"You got Harden," he told him, referring to the Rockets star. The Raptors were slated to play Houston the next day, and handing him one of the league's cruelest defensive assignments was Casey's way of informing Anunoby that he'd been promoted into the starting lineup.
Up to that point, Anunoby had outperformed the expectations of even the most optimistic Raptors observers.
"Most rookies, even lottery picks, make a ton of mistakes," Tolzman says. "He's a guy that doesn't make many, and if he does, they don't pile on and become a problem."
The Raptors recognized during summer workouts that Anunoby was closer to returning than they thought. As the season approached, Casey discussed with Anunoby the role he envisioned for him. It was a simple but important one.
On offense, he needed to knock down open shots, especially from behind the arc and from the corners. The Raptors were revamping their offense to focus less on isolation plays and mid-range jumpers and more on triples. Toronto hoped Anunoby's solid stroke would ease this transformation.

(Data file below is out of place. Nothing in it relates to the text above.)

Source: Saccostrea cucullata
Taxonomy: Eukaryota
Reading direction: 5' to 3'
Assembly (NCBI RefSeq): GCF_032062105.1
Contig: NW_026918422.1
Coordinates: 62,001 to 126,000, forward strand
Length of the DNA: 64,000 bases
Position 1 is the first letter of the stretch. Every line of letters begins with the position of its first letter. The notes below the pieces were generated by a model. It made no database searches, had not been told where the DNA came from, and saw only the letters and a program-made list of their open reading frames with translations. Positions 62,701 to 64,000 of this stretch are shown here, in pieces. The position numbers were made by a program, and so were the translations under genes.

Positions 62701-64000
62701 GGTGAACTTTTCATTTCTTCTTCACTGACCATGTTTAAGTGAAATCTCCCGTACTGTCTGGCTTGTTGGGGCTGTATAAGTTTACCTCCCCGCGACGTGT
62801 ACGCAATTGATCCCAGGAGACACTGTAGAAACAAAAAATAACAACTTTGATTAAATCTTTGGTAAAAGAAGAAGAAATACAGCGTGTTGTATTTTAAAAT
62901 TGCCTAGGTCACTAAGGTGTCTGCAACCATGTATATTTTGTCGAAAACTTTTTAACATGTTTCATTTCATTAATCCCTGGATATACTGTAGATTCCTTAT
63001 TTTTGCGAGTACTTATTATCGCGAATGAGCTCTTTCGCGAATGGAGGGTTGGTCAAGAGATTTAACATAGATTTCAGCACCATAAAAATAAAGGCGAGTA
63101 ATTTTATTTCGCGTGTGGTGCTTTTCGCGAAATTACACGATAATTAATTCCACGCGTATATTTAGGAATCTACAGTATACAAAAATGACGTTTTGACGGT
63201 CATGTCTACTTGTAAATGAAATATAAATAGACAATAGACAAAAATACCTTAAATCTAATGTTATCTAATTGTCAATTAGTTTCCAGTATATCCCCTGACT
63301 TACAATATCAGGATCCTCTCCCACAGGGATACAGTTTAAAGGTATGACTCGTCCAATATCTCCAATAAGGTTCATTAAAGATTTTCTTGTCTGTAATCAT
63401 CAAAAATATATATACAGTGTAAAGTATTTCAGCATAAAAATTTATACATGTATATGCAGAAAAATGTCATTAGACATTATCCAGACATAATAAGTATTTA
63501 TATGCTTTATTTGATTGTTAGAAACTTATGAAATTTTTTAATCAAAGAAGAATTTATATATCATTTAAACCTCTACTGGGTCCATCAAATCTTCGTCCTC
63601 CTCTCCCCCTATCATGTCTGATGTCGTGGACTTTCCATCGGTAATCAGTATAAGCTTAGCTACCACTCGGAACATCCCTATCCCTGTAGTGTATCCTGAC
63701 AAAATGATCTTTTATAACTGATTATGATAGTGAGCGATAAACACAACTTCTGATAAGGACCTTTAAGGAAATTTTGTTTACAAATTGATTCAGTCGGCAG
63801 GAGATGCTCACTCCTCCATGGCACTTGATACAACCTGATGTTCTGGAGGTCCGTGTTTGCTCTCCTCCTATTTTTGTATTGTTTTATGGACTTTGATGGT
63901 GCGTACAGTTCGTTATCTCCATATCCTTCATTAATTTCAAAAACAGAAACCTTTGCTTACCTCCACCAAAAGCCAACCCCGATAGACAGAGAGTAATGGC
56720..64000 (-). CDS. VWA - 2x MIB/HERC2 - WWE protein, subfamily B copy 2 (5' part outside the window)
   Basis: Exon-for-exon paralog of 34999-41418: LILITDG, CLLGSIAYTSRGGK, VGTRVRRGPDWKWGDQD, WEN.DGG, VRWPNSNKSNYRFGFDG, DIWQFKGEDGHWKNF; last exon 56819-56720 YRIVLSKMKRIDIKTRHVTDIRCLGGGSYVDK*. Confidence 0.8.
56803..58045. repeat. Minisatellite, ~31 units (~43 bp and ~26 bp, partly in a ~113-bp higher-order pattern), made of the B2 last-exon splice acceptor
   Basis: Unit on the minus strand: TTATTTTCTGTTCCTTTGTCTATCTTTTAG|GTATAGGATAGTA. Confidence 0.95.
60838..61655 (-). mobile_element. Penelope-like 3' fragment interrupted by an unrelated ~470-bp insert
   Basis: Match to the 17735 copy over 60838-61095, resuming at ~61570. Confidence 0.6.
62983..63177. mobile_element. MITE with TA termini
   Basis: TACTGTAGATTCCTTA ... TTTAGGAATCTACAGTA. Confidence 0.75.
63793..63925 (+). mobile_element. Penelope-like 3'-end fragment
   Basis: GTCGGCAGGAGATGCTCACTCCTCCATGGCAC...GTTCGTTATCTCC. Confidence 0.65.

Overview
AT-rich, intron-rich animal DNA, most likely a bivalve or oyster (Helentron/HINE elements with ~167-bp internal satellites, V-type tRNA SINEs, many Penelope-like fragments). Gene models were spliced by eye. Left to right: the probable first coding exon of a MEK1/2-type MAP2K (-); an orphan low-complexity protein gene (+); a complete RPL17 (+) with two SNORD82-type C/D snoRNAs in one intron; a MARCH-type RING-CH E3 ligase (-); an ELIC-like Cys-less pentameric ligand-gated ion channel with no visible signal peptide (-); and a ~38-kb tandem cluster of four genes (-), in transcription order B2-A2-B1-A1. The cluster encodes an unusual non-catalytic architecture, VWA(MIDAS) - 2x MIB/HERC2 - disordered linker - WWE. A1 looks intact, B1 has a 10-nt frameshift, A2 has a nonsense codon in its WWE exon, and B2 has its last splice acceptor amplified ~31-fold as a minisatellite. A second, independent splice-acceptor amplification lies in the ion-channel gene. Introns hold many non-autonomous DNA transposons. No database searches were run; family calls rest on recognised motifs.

"We thought by the end of Year 1, he'd be an impact player for us," Tolzman says. "But I expected him to maybe spend some time [in the G League] to work his way back and get some of the rust off."
Instead, Anunoby returned to the floor in the preseason. Within a month, he had established himself as an indispensable piece of the team.
"You don't have to tell him things more than once," teammate CJ Miles says. "That sounds basic, but you'd be surprised how many times you sometimes have to tell guys things, especially younger players."
Those corner threes? Anunoby is drilling 41 percent of his looks from there, putting him in the 60th percentile among forwards, according to Cleaning the Glass. He's launching only 2.8 treys a game, but the threat of his jumper opens up space for his high-profile teammates, DeMar DeRozan and Kyle Lowry. That's part of the reason the Raptors offense is 4.1 points per 100 possessions better with him on the floor.
"Defenders don't come off me any more," Anunoby says.
When the ball reaches him, it rarely sticks in his hands. His passes are precise and delivered on time.
"It's fun when everyone is scoring," he says.
On defense, Anunoby's job has been simple: guard the opponent's top scorer. Rookies rarely draw such assignments, but Anunoby has thrived despite not being fully recovered from his injury. ("I mean, I'm still athletic, but I was super bouncy. But it's coming back," he says.) Much of that is thanks to his wingspan, height and quickness.